So what's the story? Well, Labour's vote is more or less unmoved - suggesting, in turn, that the public were more or less unmoved by Brown's interview with Piers Morgan. They're on 30 percent (down 1), with the Tories on 39 percent (up 1), and the Lib Dems on 18 (down 1). That's a 9 point lead for the Tories.
Of course, you could say that this is because the public didn't like what they saw on the Brown interview. But I suspect it's because they weren't really that interested in the first place. After all, as Guido pointed out in a striking graph a few days ago, Brown pulled in fewer viewers than Morgan's chats with Jordan, Sir Cliff, Cilla, Ulrika Jonsson and, erm, Richard Madeley.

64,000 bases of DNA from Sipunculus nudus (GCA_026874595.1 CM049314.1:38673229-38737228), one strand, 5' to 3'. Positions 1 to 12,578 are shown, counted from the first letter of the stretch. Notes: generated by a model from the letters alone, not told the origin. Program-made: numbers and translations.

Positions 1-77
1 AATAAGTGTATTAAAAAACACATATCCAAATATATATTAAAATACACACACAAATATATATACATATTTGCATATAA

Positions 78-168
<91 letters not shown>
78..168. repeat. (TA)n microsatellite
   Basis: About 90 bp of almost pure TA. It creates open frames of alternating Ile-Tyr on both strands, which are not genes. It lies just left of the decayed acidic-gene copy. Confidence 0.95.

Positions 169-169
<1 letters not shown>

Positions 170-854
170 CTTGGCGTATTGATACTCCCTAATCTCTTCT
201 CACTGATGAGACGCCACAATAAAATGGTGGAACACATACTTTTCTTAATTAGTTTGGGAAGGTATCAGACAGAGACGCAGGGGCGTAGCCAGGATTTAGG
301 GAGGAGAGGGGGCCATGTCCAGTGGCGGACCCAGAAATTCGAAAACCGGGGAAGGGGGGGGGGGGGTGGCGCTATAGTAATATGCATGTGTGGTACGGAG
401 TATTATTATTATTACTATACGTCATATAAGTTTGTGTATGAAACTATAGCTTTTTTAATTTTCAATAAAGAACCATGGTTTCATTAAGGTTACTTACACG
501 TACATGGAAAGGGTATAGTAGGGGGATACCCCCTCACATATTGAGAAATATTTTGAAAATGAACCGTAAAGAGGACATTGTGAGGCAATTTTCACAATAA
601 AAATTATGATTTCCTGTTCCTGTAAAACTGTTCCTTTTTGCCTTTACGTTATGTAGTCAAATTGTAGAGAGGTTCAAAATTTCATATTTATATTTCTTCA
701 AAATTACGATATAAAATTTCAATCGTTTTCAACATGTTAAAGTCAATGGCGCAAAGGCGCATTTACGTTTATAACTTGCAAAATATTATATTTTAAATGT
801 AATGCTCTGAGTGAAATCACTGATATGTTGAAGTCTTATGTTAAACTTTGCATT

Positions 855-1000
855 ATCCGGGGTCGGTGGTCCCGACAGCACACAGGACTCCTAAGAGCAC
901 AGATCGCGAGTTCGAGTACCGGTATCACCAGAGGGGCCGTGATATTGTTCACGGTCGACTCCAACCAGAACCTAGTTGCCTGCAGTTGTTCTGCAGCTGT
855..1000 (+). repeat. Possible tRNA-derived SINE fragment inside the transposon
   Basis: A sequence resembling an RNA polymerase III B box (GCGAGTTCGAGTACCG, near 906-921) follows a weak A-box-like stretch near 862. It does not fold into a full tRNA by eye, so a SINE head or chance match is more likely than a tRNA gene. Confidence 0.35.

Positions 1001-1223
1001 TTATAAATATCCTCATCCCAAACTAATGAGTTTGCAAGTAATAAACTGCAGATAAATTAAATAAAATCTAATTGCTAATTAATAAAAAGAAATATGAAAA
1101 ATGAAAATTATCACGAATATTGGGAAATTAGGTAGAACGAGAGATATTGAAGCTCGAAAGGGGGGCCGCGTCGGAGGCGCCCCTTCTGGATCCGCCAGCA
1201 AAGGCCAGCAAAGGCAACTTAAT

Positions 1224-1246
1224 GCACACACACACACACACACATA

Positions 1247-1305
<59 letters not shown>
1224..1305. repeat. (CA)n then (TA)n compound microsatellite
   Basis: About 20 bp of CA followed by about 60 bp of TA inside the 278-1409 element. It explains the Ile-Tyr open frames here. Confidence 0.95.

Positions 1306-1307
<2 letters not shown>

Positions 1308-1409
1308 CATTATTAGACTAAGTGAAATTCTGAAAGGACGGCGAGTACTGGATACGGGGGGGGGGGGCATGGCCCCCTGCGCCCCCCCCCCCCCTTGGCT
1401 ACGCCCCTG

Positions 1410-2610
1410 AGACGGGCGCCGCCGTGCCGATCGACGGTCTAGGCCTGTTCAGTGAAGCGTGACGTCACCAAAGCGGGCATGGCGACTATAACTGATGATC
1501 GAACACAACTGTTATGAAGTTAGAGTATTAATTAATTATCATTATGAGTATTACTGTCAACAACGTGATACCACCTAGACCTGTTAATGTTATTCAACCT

This rather puts those televised leader debates into context. Sure, they may be A Good Thing for connecting politics with the public. But, given that they're unlikely to have anything like the emotional content of the Morgan interview, it's doutbful that they'll make many, if any, significant waves.
Indeed, the parties probably already realise that they only thing which might have any cut-through is a major mistake by one of their repsective leaders. In which case, don't be surprised if Brown, Cameron and Clegg take a cautious approach: trying less to win, and more not to lose.